Two examples of double pass and four pass interferometers are described in the commonly owned U.S. Provisional Application No. 60/314,568 filed on Aug. 23, 2001, published as U.S. 20030048456 on Mar. 13, 2003 and entitled “Zero Shear Plane Mirror Interferometer” and U.S. Provisional Application No. 60/314,569 filed on Aug. 23, 2001 published as U.S. 20030053079 on Mar. 20, 2003, and entitled “Zero Shear Non-Plane Mirror Interferometers,” respectively, both by Henry A. Hill the contents of which are included in their entirety by reference. Other multiple pass interferometers are described for example in the cited article by Zanoni.

It will be evident to one skilled in the art that an odd multiplier of a Doppler shift frequency such as 5 can be achieved by electronically multiplying S1 4 by S1 without departing from the scope and spirit of the present invention.

It will also be evident to one skilled in the art that the electronic and optical procedures of the first and second embodiments can be combined to achieve a desired Doppler shift frequency in relation to a particular speed of a stage without departing from the scope and spirit of the present invention. For example the electrical interference signal of a double pass interferometer can be squared to produce a multiplier of 4 relative to the Doppler shift frequency of a single pass interferometer.

Having described the various embodiments, it will be obvious to those skilled in the relevant art how to make additional changes based on the teachings of the invention and all such changes are intended to be within the scope of the invention.

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Referenced by
Citing PatentFiling datePublication dateApplicantTitle
US7262860Nov 3, 2004Aug 28, 2007Zygo CorporationCompensation for errors in off-axis interferometric measurements
US7274462Nov 10, 2004Sep 25, 2007Zygo CorporationIn SITU measurement and compensation of errors due to imperfections in interferometer optics in displacement measuring interferometry systems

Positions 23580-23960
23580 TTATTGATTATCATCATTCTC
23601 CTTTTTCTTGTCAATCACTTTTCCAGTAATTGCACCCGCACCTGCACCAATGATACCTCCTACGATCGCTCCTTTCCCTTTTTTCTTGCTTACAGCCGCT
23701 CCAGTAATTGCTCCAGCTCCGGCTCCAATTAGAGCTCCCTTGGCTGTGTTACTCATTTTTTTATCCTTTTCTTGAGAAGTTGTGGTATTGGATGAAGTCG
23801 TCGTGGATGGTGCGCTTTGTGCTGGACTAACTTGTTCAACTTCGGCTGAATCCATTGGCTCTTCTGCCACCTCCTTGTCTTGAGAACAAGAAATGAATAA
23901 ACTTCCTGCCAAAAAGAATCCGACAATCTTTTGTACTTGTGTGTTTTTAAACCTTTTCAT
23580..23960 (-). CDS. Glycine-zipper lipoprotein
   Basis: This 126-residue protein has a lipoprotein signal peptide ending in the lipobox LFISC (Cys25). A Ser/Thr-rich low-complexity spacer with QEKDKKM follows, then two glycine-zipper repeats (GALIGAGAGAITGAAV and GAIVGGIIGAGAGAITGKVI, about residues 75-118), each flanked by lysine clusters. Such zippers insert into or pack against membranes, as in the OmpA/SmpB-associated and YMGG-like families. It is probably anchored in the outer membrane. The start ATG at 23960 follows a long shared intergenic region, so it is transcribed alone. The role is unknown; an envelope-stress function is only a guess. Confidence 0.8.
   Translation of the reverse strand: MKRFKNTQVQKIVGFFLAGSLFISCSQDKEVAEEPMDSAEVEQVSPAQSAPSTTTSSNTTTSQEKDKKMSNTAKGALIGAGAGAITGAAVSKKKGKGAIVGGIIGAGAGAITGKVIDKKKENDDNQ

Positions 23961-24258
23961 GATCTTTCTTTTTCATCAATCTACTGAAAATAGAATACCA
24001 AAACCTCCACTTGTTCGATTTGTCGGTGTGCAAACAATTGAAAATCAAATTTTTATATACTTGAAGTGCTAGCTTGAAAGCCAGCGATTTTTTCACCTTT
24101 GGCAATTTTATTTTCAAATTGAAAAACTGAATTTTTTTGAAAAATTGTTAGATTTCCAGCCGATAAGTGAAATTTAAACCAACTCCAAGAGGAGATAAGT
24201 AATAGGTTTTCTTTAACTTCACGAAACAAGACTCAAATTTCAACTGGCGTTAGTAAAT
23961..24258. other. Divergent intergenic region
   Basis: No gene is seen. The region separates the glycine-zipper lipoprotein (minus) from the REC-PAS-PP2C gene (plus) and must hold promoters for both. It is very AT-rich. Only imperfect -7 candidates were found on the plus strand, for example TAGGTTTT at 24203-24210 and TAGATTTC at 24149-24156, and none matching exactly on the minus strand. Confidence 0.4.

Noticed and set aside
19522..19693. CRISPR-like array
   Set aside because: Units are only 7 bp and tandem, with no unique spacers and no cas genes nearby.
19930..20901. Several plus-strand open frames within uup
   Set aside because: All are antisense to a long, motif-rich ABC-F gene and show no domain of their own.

US7298493Jun 30, 2005Nov 20, 2007Zygo CorporationInterferometric optical assemblies and systems including interferometric optical assemblies
US7310152Mar 3, 2005Dec 18, 2007Zygo CorporationInterferometer assemblies having reduced cyclic errors and system using the interferometer assemblies
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US20050162664 *Nov 3, 2004Jul 28, 2005Zygo CorporationCompensation for errors in off-axis interferometric measurements
US20050195404 *Mar 3, 2005Sep 8, 2005Carlson Andrew E.Interferometers and systems using interferometers
Classifications
U.S. Classification356/486
International ClassificationG03F7/20, G01B9/02
Cooperative ClassificationG01B9/02003, G01B9/02045, G01B9/02083, G03F7/70775
European ClassificationG03F7/70N12, G01B9/02
Legal Events
DateCodeEventDescription
Jun 19, 2002ASAssignment
Owner name: ZYGO CORPORATION, CONNECTICUT
Free format text: ASSIGNMENT OF ASSIGNORS INTEREST;ASSIGNOR:HILL, HENRY ALLEN;REEL/FRAME:013054/0146
Effective date: 20020614
Dec 26, 2007FPAYFee payment
Year of fee payment: 4
Mar 21, 2012FPAYFee payment
Year of fee payment: 8
Apr 29, 2016REMIMaintenance fee reminder mailed
Sep 21, 2016LAPSLapse for failure to pay maintenance fees
Nov 8, 2016FPExpired due to failure to pay maintenance fee
Effective date: 20160921